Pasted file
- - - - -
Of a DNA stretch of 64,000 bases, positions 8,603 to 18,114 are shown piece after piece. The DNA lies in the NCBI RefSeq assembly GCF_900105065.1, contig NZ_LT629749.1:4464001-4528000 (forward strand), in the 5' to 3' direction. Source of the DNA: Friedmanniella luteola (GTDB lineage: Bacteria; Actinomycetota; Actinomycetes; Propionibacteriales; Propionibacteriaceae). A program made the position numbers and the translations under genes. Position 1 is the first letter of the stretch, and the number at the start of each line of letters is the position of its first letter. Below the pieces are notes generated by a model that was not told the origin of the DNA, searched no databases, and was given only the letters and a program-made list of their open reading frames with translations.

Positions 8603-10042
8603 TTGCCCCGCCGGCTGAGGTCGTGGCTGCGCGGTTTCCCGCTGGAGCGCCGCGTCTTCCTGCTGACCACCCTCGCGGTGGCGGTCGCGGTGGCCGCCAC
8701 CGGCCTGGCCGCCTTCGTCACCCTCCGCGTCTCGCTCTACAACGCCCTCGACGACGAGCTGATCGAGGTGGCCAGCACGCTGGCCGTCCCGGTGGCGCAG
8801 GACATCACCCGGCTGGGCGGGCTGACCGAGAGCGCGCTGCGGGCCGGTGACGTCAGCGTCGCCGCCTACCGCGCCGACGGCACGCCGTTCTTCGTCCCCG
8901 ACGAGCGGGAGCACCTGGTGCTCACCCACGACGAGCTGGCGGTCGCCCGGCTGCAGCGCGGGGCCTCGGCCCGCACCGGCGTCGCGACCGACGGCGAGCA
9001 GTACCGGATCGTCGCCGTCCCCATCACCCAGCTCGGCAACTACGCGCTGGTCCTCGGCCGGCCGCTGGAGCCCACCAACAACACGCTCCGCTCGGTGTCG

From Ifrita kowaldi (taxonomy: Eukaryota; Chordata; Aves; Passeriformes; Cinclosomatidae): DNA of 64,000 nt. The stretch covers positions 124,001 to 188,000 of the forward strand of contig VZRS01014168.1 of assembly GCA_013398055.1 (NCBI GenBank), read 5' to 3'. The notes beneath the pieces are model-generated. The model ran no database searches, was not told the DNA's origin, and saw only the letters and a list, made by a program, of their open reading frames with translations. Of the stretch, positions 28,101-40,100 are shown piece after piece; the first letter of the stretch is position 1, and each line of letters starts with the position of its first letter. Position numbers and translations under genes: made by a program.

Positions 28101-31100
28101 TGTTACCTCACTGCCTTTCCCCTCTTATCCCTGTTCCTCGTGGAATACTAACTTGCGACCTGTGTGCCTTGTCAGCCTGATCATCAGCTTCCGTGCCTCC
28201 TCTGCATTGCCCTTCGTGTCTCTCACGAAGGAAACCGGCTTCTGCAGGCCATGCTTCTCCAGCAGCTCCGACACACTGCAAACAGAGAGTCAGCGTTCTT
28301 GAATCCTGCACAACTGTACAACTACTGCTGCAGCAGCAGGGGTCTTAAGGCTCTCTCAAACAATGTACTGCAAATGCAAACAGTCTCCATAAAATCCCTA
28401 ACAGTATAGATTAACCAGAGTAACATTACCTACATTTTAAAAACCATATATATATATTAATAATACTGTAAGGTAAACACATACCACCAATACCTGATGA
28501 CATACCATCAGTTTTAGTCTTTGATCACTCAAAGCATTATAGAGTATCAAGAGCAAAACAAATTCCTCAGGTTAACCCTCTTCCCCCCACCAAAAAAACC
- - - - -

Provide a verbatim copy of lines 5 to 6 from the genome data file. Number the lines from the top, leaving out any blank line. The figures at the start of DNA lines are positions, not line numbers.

8801 GACATCACCCGGCTGGGCGGGCTGACCGAGAGCGCGCTGCGGGCCGGTGACGTCAGCGTCGCCGCCTACCGCGCCGACGGCACGCCGTTCTTCGTCCCCG
8901 ACGAGCGGGAGCACCTGGTGCTCACCCACGACGAGCTGGCGGTCGCCCGGCTGCAGCGCGGGGCCTCGGCCCGCACCGGCGTCGCGACCGACGGCGAGCA